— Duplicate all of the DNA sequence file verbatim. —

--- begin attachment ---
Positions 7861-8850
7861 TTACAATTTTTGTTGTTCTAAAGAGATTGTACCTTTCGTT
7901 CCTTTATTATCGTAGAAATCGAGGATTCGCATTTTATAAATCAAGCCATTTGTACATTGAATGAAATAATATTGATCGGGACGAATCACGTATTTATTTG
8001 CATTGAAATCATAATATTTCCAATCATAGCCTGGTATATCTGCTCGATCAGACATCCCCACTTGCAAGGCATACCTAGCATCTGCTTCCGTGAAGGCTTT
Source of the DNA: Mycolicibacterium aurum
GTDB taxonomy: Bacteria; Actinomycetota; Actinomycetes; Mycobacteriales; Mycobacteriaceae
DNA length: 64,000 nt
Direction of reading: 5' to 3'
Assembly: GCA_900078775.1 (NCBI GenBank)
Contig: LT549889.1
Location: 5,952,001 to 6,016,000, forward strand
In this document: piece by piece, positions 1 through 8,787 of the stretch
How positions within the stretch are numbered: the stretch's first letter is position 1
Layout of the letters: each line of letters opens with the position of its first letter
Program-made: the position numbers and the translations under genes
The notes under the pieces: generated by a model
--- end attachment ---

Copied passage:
Positions 7861-8850
7861 TTACAATTTTTGTTGTTCTAAAGAGATTGTACCTTTCGTT
7901 CCTTTATTATCGTAGAAATCGAGGATTCGCATTTTATAAATCAAGCCATTTGTACATTGAATGAAATAATATTGATCGGGACGAATCACGTATTTATTTG
8001 CATTGAAATCATAATATTTCCAATCATAGCCTGGTATATCTGCTCGATCAGACATCCCCACTTGCAAGGCATACCTAGCATCTGCTTCCGTGAAGGCTTT
Source of the DNA: Mycolicibacterium aurum
GTDB taxonomy: Bacteria; Actinomycetota; Actinomycetes; Mycobacteriales; Mycobacteriaceae
DNA length: 64,000 nt
Direction of reading: 5' to 3'
Assembly: GCA_900078775.1 (NCBI GenBank)
Contig: LT549889.1
Location: 5,952,001 to 6,016,000, forward strand
In this document: piece by piece, positions 1 through 8,787 of the stretch
How positions within the stretch are numbered: the stretch's first letter is position 1
Layout of the letters: each line of letters opens with the position of its first letter
Program-made: the position numbers and the translations under genes
The notes under the pieces: generated by a model